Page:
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When Donald Trump said last Thursday he was forgiving over $45 million in personal loans he made to his campaign, the announcement drew plenty of coverage. Many even reported Trump's statement as if the deal was done.
But it's not.
A week later, NBC News has learned the FEC has posted no record of Trump converting his loans to donations. The Trump Campaign has also declined requests to share the legal paperwork required to execute the transaction, though they suggest it has been submitted.
Last week, campaign spokesperson Hope Hicks said Trump was submitting formal paperwork forgiving the loan on Thursday, according to the Wall Street Journal.
Reached by NBC this week, she said the paperwork "will be filed with the next regularly scheduled FEC report," and declined to provide any documentation.
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The delay could matter, because until Trump formally forgives the loans, he maintains the legal option to use new donations to reimburse himself. (He can do so until August, under federal law.)
In his most recent FEC filing, which posted June 20, Trump treated all his spending on the campaign as loans.
An FEC staff member tells NBC News there is no new filing changing Trump's loans. The FEC's candidate tracking page, which posts filings, does not show new paperwork from Trump changing his loans.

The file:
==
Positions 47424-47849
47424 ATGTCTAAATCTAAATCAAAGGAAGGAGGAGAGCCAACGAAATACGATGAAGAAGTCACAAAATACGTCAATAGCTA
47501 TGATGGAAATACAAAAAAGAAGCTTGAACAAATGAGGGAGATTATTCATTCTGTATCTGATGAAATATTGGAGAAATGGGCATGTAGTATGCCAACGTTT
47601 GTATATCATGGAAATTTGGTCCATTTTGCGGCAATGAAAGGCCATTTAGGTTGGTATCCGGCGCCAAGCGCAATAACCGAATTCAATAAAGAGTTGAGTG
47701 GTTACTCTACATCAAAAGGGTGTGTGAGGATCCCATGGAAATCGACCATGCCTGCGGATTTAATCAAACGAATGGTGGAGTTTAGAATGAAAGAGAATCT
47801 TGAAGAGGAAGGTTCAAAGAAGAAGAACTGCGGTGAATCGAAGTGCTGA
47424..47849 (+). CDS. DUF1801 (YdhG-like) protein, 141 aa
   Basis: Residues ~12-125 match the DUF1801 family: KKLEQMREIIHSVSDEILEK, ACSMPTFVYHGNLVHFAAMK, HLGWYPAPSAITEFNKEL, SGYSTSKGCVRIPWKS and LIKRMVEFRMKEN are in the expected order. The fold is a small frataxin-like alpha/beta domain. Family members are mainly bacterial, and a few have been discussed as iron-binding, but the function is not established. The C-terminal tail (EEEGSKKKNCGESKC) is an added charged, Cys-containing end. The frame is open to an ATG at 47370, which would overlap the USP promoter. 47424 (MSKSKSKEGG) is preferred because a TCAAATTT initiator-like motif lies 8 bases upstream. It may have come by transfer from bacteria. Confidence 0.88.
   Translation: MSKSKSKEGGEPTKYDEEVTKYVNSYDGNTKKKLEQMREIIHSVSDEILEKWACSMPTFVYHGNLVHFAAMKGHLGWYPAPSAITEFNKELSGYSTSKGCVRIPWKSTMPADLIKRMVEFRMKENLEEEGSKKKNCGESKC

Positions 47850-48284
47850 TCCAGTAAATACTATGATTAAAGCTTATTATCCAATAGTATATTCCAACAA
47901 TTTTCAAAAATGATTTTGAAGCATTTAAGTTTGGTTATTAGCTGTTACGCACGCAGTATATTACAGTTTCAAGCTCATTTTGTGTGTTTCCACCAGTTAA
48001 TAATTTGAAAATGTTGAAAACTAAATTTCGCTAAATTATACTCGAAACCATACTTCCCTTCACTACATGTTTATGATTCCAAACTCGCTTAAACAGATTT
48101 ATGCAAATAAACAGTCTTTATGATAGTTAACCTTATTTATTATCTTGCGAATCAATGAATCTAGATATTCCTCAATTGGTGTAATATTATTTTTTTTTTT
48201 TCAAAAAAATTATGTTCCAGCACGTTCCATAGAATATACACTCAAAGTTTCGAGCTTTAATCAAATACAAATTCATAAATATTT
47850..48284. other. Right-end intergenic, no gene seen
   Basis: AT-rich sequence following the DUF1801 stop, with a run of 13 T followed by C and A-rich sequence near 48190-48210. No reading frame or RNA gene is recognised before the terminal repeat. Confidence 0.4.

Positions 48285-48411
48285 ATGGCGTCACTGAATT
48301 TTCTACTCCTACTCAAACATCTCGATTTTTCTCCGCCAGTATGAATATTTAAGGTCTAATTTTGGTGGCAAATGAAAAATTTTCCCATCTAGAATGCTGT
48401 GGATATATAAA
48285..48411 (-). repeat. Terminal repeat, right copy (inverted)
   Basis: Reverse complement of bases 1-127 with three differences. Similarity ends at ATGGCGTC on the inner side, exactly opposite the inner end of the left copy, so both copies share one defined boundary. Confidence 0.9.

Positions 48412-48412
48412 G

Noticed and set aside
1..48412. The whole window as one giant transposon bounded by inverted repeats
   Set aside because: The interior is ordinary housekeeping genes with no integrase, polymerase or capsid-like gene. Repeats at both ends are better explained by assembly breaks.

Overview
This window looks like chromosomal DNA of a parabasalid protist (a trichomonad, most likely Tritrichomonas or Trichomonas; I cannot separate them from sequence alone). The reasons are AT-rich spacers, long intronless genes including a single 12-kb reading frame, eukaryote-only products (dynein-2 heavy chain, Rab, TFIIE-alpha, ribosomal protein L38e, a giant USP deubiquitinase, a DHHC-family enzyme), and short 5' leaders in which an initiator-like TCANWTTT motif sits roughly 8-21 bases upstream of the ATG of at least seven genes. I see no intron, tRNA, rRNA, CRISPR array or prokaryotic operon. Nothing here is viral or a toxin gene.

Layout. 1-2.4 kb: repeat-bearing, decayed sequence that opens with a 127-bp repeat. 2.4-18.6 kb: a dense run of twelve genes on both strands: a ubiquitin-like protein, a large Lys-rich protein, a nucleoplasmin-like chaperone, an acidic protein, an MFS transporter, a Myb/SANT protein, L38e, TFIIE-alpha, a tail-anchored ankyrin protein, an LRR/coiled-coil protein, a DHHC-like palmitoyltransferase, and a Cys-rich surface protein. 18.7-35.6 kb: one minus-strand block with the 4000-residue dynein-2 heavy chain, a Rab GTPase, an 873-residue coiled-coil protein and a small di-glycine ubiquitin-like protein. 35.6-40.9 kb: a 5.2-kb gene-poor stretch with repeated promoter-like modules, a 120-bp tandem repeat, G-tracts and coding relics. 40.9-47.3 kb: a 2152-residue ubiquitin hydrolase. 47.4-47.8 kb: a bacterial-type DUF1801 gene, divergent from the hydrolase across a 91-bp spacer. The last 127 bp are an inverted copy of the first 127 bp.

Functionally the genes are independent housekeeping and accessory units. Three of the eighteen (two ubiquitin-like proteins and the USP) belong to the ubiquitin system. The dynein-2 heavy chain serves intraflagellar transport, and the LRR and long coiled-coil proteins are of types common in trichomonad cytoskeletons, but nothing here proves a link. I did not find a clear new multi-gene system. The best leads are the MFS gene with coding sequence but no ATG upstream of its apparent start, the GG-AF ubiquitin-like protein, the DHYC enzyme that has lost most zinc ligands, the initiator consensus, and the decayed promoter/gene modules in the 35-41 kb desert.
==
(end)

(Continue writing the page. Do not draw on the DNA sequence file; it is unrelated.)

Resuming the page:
Even the remote possibility that Trump could tap new donations to pay himself fed skepticism among GOP donors, who wanted assurances that money intended for the election would not end up in Trump's own pockets.
The Trump Campaign has struggled to pivot to fundraising after the primaries, posting only $1.2 million cash on hand. Trump's loan announcement also comes as political fundraising experts have questioned whether he has taken to exaggerating his online fundraising, with claims that his first foray into email fundraising broke every record ever.
There is nothing new about a candidate loaning money to his own campaign, and Trump has long argued that his personal wealth makes more independent than most politicians, even if he raises money in the general election.
Ultimately, if Trump declines to release any proof for claiming he forgave the loans, the rubber will hit the road on July 20, the next FEC filing deadline.
"It would be disclosed on the campaign's next FEC report," says Michael Toner, former FEC Chairman.
That disclosure is pretty simple. The FEC requires the candidate file a signed a statement, and note the change in the accounting in the monthly report.
For Trump, that would mean re-categorizing the $45.7 million in loans from his most recent report, plus any more of his spending, as candidate donations. Mitt Romney made a similar revision when forgiving some of his loans in 2011.
It's perfectly legal for Trump to make the change in his next monthly filing, instead of using the stand-alone statement his campaign asserted he was filing last week.
Given Trump's repeated insistence that this is a done deal, it is not clear why his campaign won't release the paperwork yet.